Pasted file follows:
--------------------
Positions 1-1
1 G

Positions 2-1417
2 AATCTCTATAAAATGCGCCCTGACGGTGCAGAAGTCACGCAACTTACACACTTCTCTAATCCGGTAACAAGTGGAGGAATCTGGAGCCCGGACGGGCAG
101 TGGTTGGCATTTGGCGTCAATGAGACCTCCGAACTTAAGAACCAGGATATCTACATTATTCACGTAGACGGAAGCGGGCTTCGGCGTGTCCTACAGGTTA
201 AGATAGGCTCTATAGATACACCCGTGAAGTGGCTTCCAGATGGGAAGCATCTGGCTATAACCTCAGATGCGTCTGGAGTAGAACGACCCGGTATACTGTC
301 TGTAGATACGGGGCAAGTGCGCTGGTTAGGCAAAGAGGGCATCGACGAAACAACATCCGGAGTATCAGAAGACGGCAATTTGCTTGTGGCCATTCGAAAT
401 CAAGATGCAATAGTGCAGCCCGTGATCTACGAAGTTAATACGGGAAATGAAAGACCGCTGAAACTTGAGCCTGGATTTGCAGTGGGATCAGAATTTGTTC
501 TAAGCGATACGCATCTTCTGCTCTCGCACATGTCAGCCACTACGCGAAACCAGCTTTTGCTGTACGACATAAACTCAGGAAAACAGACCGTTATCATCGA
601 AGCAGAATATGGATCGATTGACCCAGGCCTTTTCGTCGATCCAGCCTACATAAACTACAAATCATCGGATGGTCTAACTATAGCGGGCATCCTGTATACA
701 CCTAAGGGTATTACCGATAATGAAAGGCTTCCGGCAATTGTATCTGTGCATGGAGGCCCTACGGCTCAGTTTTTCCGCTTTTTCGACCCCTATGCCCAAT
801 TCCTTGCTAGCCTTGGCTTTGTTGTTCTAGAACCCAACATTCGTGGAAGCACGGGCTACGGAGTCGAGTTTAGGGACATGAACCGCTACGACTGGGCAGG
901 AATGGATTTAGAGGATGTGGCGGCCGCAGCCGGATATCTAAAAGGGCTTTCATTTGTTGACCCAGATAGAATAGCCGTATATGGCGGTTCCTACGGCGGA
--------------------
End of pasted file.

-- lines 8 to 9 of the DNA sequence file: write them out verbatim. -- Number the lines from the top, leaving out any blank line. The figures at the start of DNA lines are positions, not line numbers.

401 CAAGATGCAATAGTGCAGCCCGTGATCTACGAAGTTAATACGGGAAATGAAAGACCGCTGAAACTTGAGCCTGGATTTGCAGTGGGATCAGAATTTGTTC
501 TAAGCGATACGCATCTTCTGCTCTCGCACATGTCAGCCACTACGCGAAACCAGCTTTTGCTGTACGACATAAACTCAGGAAAACAGACCGTTATCATCGA